Retail Store Credit Cards and How They Impact Your Credit

retail credit cards and credit

We have all been there: you get up to the register at a store in your local mall, purchase in hand, and the associate begins ringing things up, but then they pause.

“Do you want to put this on your XYZ Store card?”

You automatically tell them you don’t have an XYZ card, even though you know what’s coming next:

“Would you like to apply? Approval takes 20 seconds, and you can get 20 percent off of today’s purchase.”

Now you’re presented with a choice. At first glance, it seems a pretty simple one to make. After all, you are buying something anyway, and now you can get it for less. But, slow down a moment and consider what you are actually doing.

You are applying for a brand new credit card and have not even had a chance to consider what impact it will have on your credit score, whether or not it has a competitive interest rate, or if there are any sort of hidden fees… In short, you are being asked to buy more money on impulse.

Let us take some time now to consider all the angles of retail store credit cards so you can make a wise, educated decision the next time this situation presents itself.

What are retail store credit cards, and how are they different from “normal” credit cards?

Retail store credit cards are the cards nearly every retail store makes available to customers. They function like any other credit card, but can only be used for purchases at that store or (in some cases) on the store’s website. As such, retail store credit cards are no different from any other type of credit card in how they are used or what impact they can have on your credit score.

Every application and “20-second approval” requires a hard inquiry that will drop your credit score a little bit. If you apply for several store credit cards over a short period of time, the overall impact could be significant.

It also means that every retail store credit account in your name increases your total available credit, and every balance you maintain on those cards counts toward your total debt. So, when the bureaus are figuring your credit score (or lenders are considering your loan application) retail credit cards count into the important credit utilization ratio.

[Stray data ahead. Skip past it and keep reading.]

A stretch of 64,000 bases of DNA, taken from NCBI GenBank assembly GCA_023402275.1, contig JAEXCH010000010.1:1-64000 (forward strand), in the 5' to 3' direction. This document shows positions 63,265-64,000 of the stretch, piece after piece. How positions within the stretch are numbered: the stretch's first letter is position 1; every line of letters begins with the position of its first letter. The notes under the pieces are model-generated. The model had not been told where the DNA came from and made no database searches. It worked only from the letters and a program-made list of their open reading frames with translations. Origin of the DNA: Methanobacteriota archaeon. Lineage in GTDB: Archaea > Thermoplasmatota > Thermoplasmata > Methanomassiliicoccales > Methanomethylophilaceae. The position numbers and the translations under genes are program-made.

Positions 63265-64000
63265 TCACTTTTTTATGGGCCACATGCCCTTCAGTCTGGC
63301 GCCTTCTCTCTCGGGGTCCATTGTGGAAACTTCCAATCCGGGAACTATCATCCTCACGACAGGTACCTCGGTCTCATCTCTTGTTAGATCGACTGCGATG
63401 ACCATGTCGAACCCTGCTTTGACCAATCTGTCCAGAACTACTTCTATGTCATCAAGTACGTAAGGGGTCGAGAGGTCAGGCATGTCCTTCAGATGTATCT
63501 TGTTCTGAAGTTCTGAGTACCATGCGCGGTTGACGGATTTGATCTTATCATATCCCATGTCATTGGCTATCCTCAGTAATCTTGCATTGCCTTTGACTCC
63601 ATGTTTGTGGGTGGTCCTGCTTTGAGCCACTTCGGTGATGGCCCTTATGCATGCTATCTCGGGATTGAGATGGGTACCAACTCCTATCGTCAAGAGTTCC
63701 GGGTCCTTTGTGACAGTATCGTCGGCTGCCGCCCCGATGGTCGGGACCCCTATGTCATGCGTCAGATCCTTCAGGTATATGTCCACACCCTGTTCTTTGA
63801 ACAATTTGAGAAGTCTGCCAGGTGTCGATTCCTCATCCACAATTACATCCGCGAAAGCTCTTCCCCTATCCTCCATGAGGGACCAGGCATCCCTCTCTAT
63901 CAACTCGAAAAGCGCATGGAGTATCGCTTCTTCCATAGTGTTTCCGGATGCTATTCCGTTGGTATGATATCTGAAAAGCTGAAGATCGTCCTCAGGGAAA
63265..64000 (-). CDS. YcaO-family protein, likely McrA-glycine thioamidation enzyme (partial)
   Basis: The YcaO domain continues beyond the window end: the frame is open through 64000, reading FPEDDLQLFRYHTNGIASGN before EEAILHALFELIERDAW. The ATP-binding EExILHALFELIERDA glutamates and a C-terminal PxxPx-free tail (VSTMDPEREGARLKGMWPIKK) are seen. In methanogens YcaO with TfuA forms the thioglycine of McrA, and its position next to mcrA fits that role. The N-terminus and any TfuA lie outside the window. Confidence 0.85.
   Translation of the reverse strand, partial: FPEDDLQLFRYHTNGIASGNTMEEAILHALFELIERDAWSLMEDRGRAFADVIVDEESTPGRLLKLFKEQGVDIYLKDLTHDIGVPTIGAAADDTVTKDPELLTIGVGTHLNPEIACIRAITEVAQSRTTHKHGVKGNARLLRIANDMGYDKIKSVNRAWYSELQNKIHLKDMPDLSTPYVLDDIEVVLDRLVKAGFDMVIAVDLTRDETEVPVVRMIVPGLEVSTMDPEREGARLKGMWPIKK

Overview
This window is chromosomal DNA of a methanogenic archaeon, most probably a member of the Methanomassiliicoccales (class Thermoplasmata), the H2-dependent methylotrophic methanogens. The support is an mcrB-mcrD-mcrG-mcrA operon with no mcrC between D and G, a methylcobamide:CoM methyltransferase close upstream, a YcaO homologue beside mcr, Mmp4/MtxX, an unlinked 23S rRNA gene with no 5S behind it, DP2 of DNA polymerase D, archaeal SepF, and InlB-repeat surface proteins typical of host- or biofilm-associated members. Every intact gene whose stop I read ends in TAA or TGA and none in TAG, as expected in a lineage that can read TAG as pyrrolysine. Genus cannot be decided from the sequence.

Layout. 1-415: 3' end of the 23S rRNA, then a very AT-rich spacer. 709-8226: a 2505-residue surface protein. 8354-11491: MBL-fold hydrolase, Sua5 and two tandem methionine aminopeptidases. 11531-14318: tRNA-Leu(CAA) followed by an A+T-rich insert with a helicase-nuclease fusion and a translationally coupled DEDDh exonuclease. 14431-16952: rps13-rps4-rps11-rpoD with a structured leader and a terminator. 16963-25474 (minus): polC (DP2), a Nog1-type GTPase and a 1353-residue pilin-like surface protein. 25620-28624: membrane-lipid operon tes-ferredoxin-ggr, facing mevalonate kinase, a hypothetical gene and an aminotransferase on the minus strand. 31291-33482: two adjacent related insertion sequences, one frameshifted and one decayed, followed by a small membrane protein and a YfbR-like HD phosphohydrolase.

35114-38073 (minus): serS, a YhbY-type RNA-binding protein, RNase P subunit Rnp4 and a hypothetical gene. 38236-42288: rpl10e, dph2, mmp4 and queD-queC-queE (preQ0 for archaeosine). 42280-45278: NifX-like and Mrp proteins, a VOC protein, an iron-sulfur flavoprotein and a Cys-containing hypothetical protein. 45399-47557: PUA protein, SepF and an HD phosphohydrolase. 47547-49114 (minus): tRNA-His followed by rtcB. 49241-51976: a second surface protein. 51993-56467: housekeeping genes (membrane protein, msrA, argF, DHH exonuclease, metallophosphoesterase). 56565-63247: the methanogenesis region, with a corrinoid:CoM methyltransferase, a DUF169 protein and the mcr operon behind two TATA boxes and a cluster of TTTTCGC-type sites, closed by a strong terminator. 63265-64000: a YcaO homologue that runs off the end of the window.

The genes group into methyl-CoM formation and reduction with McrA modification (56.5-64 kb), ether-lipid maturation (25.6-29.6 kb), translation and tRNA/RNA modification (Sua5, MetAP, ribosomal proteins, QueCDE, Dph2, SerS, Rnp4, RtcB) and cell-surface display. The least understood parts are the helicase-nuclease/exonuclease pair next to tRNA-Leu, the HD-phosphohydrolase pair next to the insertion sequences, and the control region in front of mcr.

Likewise, your payment history and timeliness on every retail store credit account — even that little $300 limit card for the hole-in-the-wall shoe shop in the mall — counts either positively or negatively toward your credit score and history.

Why do retail store credit cards exist?

You may wonder, since I can use my “normal” Visa or MasterCard at all of these stores, why do retail store credit cards even exist?

The answer is simple: retail store credit cards encourage you to shop more often and/or spend more at the issuing store. At the same time, they offer the store contact and demographic information about you and your buying habits they might otherwise not be able to collect, which aids them in their marketing efforts.

That is not to say these cards cannot benefit the consumer in some way as well, but it is important to understand that benefits relating to the customer are not the main reason behind a store’s provision of a store-specific credit card.

What are the advantages of obtaining a retail store credit card?

As with any financial decision, there are pros and cons to consider regarding opening a retail store credit account. Here are some advantages these cards can offer:

  • Sign-up discounts – Nearly every retail store credit card includes some sort of instant discount or bonus for signing up, often applicable to the purchase you’re making right now. Everything else being equal, this is essentially free money, so it can be a positive thing.
  • Ongoing discounts – Many store cards also offer additional discounts related to using the card. These may be related to individual products, seasonal specials, or may be a flat discount off every purchase made using the card.
  • Special offers or perks – Some retail store credit cards offer additional perks as well, such as exclusive offers reserved just for cardmembers, or accumulation of reward points for use toward future purchases. In rare cases, these perks may even be made available toward purchases or rewards outside the store itself.